I have a tough time explaining why my frustration levels fluctuate so much throughout a Browns season. Some weeks as the Browns lose, it barely registers on the imaginary frustrate-o-meter in my house. I kind of shrug my shoulders, write about the Browns game on Sunday and just move along with my week. Then other weeks I’m dropping the ugliest of linguistic bombs on the WFNY email thread because I’m so beside myself trying to deal with my favorite football team wetting the bed. This week, it felt like they wet the bed after I just removed the water proof mattress liner. This was a two-win football team heading into the game against Dallas. What exactly is it that I expected that would give me this level of frustration? On the WFNY podcast this week, I said flat-out that the Browns could win, but that we were probably talking about a 30% chance of taking it home. Based on those expectations, shouldn’t I have almost been pleasantly surprised that the Browns had leads and forced a superior team into an overtime at home? Logic might dictate that, but this game still frustrated me beyond belief.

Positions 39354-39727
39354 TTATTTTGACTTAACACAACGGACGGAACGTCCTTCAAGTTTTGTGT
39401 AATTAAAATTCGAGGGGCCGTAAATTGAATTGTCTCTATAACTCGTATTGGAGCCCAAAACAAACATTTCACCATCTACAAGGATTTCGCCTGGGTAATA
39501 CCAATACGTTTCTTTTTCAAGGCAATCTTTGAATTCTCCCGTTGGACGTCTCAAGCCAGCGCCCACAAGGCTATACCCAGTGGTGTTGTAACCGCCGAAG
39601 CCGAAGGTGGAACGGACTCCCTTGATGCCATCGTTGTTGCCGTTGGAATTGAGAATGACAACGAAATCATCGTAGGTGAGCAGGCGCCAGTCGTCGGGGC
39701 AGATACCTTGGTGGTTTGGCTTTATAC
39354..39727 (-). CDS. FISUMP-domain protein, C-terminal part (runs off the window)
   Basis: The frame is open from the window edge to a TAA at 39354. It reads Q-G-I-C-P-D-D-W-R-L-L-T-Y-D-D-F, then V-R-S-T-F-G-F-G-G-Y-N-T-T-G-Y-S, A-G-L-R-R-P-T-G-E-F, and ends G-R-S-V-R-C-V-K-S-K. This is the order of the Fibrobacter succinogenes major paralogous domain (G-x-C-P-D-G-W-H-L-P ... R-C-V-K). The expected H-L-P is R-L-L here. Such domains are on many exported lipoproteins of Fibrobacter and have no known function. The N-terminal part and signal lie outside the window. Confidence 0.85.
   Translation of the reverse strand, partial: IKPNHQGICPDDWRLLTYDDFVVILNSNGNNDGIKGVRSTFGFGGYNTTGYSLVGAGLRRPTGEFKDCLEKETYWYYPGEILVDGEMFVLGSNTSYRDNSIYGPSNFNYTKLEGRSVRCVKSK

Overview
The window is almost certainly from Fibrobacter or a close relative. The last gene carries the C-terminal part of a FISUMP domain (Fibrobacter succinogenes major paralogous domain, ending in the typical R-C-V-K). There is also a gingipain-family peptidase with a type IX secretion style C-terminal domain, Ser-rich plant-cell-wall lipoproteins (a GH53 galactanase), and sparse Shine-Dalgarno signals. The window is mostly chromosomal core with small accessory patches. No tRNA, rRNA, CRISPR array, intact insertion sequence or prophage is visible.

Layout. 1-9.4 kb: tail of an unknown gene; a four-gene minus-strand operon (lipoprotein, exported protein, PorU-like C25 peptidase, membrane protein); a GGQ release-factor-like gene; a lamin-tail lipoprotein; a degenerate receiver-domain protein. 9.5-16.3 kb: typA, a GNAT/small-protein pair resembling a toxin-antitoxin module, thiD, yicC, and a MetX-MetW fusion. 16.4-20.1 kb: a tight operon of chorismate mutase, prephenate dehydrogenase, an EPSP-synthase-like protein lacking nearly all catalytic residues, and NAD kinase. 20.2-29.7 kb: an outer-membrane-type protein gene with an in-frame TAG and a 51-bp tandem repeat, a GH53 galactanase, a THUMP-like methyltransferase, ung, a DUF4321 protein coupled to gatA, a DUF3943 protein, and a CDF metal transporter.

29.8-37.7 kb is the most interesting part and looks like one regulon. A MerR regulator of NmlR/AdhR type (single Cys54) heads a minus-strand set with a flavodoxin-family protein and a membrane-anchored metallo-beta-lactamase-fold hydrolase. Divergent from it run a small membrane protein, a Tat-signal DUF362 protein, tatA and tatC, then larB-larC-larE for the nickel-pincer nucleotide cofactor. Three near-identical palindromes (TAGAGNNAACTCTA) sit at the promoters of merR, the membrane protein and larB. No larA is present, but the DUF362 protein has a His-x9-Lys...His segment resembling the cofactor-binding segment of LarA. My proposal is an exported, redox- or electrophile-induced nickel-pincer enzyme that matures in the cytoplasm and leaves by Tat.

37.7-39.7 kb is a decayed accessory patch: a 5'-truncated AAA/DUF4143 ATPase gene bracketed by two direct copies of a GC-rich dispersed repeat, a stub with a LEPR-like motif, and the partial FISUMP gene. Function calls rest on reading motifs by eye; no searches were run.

Was it the refereeing? I’m sure that had something to do with it. I think the referees got the call right on T.J. Ward’s hit, even though I don’t love the rule. Other than that though, Ed Hochuli’s crew was abysmal. There was a brutal uncalled false start, a pretty questionable pass interference on Buster Skrine when he legitimately located the ball and was working his way back to it just like the receiver. Skrine maybe had earned opposite of the benefit of the doubt by this point in the game after numerous other legitimate penalties, but I still think they got it wrong. On one of the kickoff return holding penalties the ref who threw the flag was laughing while telling Ed Hochuli about it. Might have meant nothing, but as the Browns were trying to not blow a 13-0 halftime lead it rubbed me the wrong way. Then of course is the fumble-ruled-incomplete-pass that would have been a pretty compelling review despite the animated cheering of Dan Dierdorf that it was incomplete. [Read more...]